Friends? No Wonder You Have So Few!
One is reminded of St. Teresa of Avila. Having moved to new digs and given up my access to a fully-furnished office, I needed a passable all-in-one device for my new home office. You know what I mean: Print, copy, scan, and fax, including support for legal sized paper and duplexing, in both color and black-and-white. So last Thursday evening, I trundled out to Office Depot and took advantage of their special $150 instant rebate on an astonishingly capable all-in-one ink jet printer (much cheaper than equivalent lasers) from Hewlett Packard.
I knew I was in trouble on Friday. While the printer installed seamlessly on my wife and son’s computers, it took five hours with HP technical support to get it to install at all on mine. Half a day shot.
This morning I took five minutes out of work (yes, I confess it) to print for my wife a borderless 4x6 photo of my youngest grandson at his first birthday party (celebrated last Sunday). To my chagrin, I couldn’t get it to print on my fabulous new device without leaving white space on two of the four edges. Getting back on the phone with HP for a quick solution, I learned that several other features of the printer didn’t work properly either—at least not from my laptop—but about halfway through the trouble-shooting process, the HP technician lost the ability to run his remote session software so he could see my PC.
He never was able to get back to me, but after another two to three hours of troubleshooting based on some advice he had given, I thought I had things working again. Everything was properly installed without error messages, so I finally sent a new test page to the printer. It crashed. Then I tried a test page from my wife’s computer (which I hadn’t touched), and it too crashed the printer. Up until now this had been frustrating, but it was about to become what some would call funny and I call ludicrous.
I called HP back, and a new technician patiently explained that, as the printer was the latest technology and my two-year-old computer was not, I should solve all these problems by purchasing a new laptop. But I’d have to purchase three new laptops, one for myself, one for Barbara, and one for Thomas. No problem, sir, we’ll give you a good price and we won’t charge you until six months have gone by! Good one.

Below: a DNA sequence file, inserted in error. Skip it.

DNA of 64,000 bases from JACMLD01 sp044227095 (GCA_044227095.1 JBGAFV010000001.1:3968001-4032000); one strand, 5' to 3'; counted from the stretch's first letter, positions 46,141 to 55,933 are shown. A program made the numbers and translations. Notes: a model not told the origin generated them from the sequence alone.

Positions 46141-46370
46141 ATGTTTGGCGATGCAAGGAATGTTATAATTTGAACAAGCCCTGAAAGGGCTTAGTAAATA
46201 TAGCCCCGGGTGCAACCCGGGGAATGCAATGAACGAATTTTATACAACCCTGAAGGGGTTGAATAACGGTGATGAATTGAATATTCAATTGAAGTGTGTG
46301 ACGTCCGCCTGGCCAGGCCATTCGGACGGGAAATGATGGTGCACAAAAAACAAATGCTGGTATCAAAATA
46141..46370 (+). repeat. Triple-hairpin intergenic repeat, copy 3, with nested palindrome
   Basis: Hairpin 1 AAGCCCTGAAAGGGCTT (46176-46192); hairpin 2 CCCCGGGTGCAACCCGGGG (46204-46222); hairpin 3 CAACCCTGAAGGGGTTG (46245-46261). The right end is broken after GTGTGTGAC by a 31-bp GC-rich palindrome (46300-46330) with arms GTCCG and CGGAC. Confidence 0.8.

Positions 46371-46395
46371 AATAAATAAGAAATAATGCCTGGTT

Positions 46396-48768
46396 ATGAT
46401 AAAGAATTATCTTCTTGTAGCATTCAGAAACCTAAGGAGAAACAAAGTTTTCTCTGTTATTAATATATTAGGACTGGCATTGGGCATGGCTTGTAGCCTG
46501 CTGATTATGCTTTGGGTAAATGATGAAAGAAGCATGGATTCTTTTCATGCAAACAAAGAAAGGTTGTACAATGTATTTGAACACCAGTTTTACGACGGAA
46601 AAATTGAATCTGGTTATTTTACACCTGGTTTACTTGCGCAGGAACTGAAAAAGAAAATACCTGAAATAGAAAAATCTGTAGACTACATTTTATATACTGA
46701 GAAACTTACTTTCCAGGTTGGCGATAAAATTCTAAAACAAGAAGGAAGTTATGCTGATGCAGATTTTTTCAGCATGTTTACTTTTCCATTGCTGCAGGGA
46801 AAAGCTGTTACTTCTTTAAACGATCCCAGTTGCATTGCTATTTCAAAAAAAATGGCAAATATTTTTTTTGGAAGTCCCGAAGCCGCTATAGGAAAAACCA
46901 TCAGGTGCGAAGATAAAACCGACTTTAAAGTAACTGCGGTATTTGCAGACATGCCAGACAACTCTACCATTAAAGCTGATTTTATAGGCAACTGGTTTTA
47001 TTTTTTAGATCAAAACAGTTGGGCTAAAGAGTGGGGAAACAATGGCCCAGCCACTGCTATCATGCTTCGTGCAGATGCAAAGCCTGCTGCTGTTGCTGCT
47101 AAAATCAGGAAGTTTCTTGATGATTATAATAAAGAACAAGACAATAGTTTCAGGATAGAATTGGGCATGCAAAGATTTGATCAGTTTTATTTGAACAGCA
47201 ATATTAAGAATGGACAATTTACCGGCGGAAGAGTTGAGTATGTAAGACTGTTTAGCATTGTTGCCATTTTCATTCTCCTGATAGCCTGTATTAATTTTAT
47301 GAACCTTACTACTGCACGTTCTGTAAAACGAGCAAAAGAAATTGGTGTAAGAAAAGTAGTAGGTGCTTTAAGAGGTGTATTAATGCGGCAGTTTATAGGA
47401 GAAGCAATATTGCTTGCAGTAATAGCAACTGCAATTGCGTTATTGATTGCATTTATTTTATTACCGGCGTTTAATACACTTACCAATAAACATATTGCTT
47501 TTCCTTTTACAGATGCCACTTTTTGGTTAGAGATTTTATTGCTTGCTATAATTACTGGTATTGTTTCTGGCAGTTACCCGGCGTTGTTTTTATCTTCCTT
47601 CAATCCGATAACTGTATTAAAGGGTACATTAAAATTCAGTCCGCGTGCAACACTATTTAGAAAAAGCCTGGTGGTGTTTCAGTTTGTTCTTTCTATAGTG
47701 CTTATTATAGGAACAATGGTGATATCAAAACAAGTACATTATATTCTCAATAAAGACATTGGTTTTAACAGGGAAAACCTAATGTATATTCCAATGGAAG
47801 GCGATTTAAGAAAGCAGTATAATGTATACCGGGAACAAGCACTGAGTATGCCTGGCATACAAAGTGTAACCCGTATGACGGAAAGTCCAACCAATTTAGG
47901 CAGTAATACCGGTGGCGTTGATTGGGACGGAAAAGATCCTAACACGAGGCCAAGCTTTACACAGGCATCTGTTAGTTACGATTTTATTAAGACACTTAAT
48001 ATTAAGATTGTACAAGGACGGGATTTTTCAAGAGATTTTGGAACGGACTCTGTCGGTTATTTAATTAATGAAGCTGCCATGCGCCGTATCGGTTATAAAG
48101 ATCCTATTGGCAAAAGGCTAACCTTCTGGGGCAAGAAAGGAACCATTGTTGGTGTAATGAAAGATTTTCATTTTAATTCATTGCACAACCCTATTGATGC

We haven’t reached the apex of the story, not by a long shot. After resetting the printer, which I learned how to do online, and powering it up again, it went into a continuous (yes, I do mean never-ending) round of shut-downs and restarts. The only cure was to pull the power cord, but the loop continued every time it was plugged in again. After a couple of hours of troubleshooting this with various other Internet tips, I finally called HP’s humorous technical support team back again. This time I hit pay dirt. My problem was definitely a hardware problem, which means—under the terms of the warranty—HP would send me a replacement printer!
Ah, but not so fast: There is just one catch, sir. Our records show that your one-year warranty has expired, so we can’t send a replacement without charging you. And as your new all-in-one doesn’t work at present, you can’t scan a copy of last Thursday’s sales receipt and email it to us, so really there is nothing we can do, is there?